Aviva Investors hit the headlines when it refused to buy shares in Deliveroo, which floated on the stock exchange in March. Aviva took this decision, in part, because of the way Deliveroo treats its workforce, saying they are contractors, rather than employees.

Aviva’s chief investment officer David Cumming told BBC Radio 4’s Today programme: “A lot of employers could make a massive difference to workers’ lives if they guaranteed working hours or a living wage, and how companies behave is becoming more important.”

Deliveroo shares fell heavily in their first day of trading, although analysts attributed some of the decline to an over-optimistic valuation. Either way, the publicity generated by the actions of fund managers from the insurance sector, and elsewhere, showed they have some soft power in the market when they choose to take a stance on such issues.

ESG evolves

Concern about ESG issues is not new, though the vocabulary has changed. Funds labelled “ethical” were being launched well before the turn of the century. The momentum has gathered pace in recent years and insurers, alongside other organisations, are having to run faster to stay still. No one wants to be the laggard when it comes ESG issues.

Swiss Re, for example, boasts on the asset management section of its group website that: “In 2017 we reached a key milestone on our journey: as one of the first (re)insurance companies, we integrated ESG benchmarks into our investment portfolio. This was a significant step forward from considering ESG as an ‘add-on’ approach only.”

For a long time, the ‘add-on’ was a common strategy among insurers. Now the pressure is growing on them to up their game and announce specific commitments.

Swiss Re points out that, as a founding member of the UN-convened Net-Zero Asset Owner Alliance launched in 2019, it has committed to transitioning its investment portfolio to net-zero greenhouse gas emissions by 2050. It has also set intermediate targets for every five-year period until then.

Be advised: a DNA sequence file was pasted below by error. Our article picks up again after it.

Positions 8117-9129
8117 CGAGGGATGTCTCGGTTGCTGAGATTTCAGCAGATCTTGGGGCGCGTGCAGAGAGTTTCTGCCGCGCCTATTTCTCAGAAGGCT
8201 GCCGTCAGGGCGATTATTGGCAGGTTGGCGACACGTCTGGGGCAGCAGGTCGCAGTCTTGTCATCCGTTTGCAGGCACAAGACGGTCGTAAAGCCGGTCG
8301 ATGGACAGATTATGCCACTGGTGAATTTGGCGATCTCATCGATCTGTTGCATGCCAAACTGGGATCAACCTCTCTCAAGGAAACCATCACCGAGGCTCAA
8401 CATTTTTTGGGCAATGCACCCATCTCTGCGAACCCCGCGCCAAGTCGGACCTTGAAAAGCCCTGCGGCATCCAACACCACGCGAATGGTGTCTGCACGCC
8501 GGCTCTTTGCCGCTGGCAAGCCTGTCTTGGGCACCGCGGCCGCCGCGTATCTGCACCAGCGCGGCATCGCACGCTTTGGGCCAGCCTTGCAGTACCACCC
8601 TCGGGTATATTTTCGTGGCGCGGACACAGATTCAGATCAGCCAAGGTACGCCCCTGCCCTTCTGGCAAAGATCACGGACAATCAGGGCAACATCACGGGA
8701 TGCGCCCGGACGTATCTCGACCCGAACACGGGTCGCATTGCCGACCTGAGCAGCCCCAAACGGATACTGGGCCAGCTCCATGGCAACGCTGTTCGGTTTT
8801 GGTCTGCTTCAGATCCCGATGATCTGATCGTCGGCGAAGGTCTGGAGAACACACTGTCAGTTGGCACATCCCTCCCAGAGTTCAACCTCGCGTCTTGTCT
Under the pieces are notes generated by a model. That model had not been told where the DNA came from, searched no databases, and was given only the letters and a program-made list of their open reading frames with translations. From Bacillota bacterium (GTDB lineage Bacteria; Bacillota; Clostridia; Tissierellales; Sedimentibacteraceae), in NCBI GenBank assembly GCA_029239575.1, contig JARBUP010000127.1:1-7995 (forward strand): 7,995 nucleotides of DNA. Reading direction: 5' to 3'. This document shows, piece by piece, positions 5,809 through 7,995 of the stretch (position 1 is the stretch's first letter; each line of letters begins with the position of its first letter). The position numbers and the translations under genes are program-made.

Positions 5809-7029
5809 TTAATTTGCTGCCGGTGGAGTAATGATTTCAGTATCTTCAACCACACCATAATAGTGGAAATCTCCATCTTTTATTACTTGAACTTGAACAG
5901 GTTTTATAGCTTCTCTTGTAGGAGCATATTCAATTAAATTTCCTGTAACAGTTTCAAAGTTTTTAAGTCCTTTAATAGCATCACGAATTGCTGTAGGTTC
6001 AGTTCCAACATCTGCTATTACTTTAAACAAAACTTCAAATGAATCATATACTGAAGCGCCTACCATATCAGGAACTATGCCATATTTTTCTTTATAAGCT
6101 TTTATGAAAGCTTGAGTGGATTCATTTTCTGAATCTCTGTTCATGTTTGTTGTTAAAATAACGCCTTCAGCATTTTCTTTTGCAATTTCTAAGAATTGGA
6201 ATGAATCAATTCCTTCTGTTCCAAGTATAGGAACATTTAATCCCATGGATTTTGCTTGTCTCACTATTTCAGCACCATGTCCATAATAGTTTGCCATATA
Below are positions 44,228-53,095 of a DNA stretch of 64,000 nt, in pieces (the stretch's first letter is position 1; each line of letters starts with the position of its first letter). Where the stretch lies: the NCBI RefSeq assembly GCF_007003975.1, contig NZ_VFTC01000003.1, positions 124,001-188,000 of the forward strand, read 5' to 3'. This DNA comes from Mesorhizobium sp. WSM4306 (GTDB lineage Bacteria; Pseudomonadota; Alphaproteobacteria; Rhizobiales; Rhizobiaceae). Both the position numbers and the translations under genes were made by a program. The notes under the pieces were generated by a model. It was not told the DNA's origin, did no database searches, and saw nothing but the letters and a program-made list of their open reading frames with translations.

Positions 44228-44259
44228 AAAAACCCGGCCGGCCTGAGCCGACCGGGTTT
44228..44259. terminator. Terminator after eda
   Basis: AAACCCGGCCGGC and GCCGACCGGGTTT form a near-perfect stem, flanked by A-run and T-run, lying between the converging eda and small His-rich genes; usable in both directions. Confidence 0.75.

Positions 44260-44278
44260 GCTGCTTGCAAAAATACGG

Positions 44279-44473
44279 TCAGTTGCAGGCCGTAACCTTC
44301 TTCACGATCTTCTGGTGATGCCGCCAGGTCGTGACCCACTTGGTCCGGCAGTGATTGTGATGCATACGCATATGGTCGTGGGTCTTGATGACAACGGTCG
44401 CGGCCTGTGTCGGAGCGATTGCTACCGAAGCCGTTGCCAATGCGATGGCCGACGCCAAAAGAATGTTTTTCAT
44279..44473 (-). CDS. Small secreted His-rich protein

But it’s not all about soft power and the desire to align with the reputational boost enjoyed by peers who are ahead in the ESG stakes. Legislation is also playing its part. From the end of 2021, UK insurers will be required by the Prudential Regulatory Authority to embed an approach to managing climate-related financial risks. Indeed, several large insurers have started to implement climate strategies.

Passive products

Across the aisle, in the general insurance market, several large competitors are also playing the ESG angle through the investment products they offer – often at rock bottom prices by tracking indexes cheaply.

The asset management arm of insurer Legal & General, L&G Investment Management, is a major player in products that offers passive exposure to ESG themes, and which is adopting an increasingly innovative approach as a consequence.

In 2019, it launched the Legal & General Future World ESG Developed Index Fund, which tracks the Solactive L&G Enhanced ESG Developed Index. The latter covers a wide variety of ESG-related topics, which it says has the ability to “apply different selection methodologies and also focus on specific themes, like low carbon and gender equality”.

Although this is a passive product, L&G is bearing the cost of both maintaining the index and ensuring it includes suitable companies.

Interacting directly with the general public helps insurers drive an ESG agenda that they not only need to be aware of but are increasingly joining in with.

AXA’s Douglas says it is “important to be active in these decisions”.

“We meet with hundreds of companies. We select the best-in-class,” he adds.

An active stance and dialogue with stakeholders can help ensure companies are actually doing what they say they are doing on ESG and not just ticking boxes. This is an approach the firms in the (re)insurance sector will increasingly need to adopt in the very near future.